G.I. Jobs Virtual Job Fair   |   July 25

Virtual Job Fair   |   July 25

Veteran Stories: Where I was on September 11

The events of September 11 effected Americans everywhere. Some were event motivated to sign up to defend their country. Here are a few stories from veterans and service members about where they were on the day America will never forget.

Rocky, Vietnam veteran

Pittsburgh, PA

Rocky Bleier does not have an extraordinary memory of the morning of Sept. 11, 2001. Like so many, the news came to him as he stood in his kitchen with his wife, watching the news. Thirty-two years after his service in Vietnam. Twenty-six years after his first Super Bowl ring. One year after adopting two daughters from Ukraine.

Now, standing with his wife in a different kitchen, he reflects, “Jan and I were watching the Today Show, and I remember I had just had a cup of coffee, and all of a sudden they announce, ‘We’re gonna cut to the Twin Towers’—and the Twin Towers are on fire.”

His reaction was not immediately that of a veteran, or even a patriot, but rather of one of the hundreds of thousands mesmerized viewers watching the same horrific footage. “You know, I didn’t have an immediate sense of anger or ‘We’re at war,’ or whatever it might be, it was just kind of like, ‘What’s happening here?’”

Naturally, Bleier thinks of his brother who heard, smelled and felt the crash from West 26th Street in Manhattan, or of his colleague who was stuck in the city traffic that could only move north toward Connecticut. Or of his friend and fellow veteran, Lt. Col. Curtis Nutbrown. “Curtis was in the Pentagon when the plane hit the Pentagon. I mean, let’s say he was here,” he says, gesturing to the space in front him. “And the plane hit there,” he points to a room too far to reach with his hand, but close enough to toss a football into. “They just heard this blast and, fortunately, they dropped, because a fireball went fwooop right over their heads.”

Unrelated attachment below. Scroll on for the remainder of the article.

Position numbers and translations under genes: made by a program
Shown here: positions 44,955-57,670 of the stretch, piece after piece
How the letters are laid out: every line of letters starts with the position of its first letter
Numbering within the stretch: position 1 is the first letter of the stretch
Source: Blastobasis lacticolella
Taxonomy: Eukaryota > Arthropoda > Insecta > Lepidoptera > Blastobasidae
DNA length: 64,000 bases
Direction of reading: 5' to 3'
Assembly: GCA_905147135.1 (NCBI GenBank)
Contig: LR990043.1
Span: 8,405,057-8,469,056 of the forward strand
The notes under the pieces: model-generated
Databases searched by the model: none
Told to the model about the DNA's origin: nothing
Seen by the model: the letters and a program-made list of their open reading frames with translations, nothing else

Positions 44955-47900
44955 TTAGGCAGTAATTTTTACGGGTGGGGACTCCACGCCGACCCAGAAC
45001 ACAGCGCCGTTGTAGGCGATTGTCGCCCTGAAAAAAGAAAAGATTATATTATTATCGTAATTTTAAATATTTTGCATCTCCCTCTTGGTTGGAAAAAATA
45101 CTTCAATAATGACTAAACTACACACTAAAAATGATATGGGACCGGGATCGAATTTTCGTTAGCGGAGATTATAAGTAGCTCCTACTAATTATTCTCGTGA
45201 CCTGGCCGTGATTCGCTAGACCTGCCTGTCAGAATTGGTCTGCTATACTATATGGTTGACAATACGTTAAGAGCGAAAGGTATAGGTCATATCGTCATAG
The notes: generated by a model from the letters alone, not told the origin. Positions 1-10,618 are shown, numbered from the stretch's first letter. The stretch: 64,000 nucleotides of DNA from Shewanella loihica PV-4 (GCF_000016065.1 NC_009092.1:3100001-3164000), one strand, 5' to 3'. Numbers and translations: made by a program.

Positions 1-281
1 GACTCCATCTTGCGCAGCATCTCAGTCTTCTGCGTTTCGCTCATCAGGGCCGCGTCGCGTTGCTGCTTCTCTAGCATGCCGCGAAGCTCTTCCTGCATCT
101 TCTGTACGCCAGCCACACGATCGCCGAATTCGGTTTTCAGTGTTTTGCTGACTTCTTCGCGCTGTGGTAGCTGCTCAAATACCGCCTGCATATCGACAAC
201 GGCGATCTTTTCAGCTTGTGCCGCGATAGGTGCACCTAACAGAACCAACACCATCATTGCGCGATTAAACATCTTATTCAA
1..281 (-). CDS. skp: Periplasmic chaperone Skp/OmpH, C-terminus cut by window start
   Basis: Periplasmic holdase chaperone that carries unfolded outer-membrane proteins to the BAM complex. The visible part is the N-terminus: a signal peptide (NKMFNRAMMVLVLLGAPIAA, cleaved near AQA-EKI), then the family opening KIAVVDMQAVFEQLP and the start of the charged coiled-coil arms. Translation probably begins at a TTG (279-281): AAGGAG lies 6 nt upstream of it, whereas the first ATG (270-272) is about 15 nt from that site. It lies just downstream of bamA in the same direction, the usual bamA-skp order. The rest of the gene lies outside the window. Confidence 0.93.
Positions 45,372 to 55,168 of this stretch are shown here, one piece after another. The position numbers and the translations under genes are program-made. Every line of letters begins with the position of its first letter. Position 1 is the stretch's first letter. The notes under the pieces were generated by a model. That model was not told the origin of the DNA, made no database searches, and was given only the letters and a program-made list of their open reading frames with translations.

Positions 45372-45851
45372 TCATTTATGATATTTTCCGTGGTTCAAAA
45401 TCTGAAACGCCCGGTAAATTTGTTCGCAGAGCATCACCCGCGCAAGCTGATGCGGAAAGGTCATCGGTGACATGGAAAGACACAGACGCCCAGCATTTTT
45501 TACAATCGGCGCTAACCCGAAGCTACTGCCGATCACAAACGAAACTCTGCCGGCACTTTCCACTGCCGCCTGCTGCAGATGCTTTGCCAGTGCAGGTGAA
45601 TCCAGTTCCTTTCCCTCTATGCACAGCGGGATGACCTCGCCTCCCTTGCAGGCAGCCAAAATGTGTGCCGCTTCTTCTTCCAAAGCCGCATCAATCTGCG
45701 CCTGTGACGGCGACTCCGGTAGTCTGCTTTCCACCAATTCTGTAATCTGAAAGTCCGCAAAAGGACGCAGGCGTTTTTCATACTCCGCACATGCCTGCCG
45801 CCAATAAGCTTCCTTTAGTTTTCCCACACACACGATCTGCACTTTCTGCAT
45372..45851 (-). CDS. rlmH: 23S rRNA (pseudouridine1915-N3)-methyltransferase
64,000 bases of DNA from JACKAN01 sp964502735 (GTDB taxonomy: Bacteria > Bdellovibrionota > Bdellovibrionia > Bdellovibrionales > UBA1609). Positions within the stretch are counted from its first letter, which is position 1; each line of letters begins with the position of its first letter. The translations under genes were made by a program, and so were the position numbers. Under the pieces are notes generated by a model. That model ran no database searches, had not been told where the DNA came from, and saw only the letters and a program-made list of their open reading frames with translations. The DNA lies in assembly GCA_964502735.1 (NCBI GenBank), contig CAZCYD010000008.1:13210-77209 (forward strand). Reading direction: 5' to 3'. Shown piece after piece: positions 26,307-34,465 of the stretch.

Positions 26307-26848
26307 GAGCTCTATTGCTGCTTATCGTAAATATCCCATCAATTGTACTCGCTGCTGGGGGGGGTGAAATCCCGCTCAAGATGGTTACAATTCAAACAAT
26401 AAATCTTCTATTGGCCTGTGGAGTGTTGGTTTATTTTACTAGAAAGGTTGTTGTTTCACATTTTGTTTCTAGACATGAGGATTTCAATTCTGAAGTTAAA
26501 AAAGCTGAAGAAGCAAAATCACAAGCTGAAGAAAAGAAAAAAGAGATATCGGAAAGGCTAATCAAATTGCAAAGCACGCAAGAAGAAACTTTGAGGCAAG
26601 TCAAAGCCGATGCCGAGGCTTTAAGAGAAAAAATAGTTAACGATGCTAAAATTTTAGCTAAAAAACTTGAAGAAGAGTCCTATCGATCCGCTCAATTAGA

But Bleier watched the destruction from home, not leaving the TV all day. When he considers his reaction, it is within the context of every challenge he’s ever faced. “If I could make this comparison,” he pauses. “People always ask what it’s like in combat. They ask, ‘What happens when that moment of time comes when you’re attacked or you’re in a fire fight, how do you respond?’ And my answer usually is, it’s kind of the same way you respond in any crisis that happens. It depends on the kind of person you are. People panic, or they deal with it. All of a sudden, there’s an awareness of what needs to be done, and you do what needs to be done. It’s the same thing in combat, and it’s the same thing on 9/11. It’s that mindset of ‘what needs to be done.’”

Michael, Army (2010-present)

Fort Irwin, California

Michael was 9. He was sitting in elementary school when the attacks occurred.

“I was so young I didn’t know what was happening,” he said.

“Our teacher tried to explain to us what was happening, but it was hard to comprehend what was going on, but there was one thing she said that really stuck with me-‘there are men and women out there who will make sure justice is served and this never happens again’ and those words really stuck with me,” said Michael.

Ten years later, he joined the army.

I wanted to be one of those people who brought justice and made sure it never happened again, I’m not sure that my teacher knows, or will ever know, how much she changed my life.

Ryan, Marine Recruiter (1996-2007)

Wilmington, North Carolina

Ryan started working as a recruiter in 1996, he wanted to reach young people and tell them what the Marines could do for them including paying for college and teaching life skills. In all the years, that was the main focus of most young people signing up. They weren’t sure what to do after high school, they couldn’t afford college, or their family was in the service.

That all changed after September 11. For months after the events of that day there was an overwhelming amount of people who felt so patriotic that they wanted to defend their country.

“It was amazing to see just how many people were so inspired to do more for others. What happened that day was horrible and I’ll never forget it or those who stepped up to serve because of it.”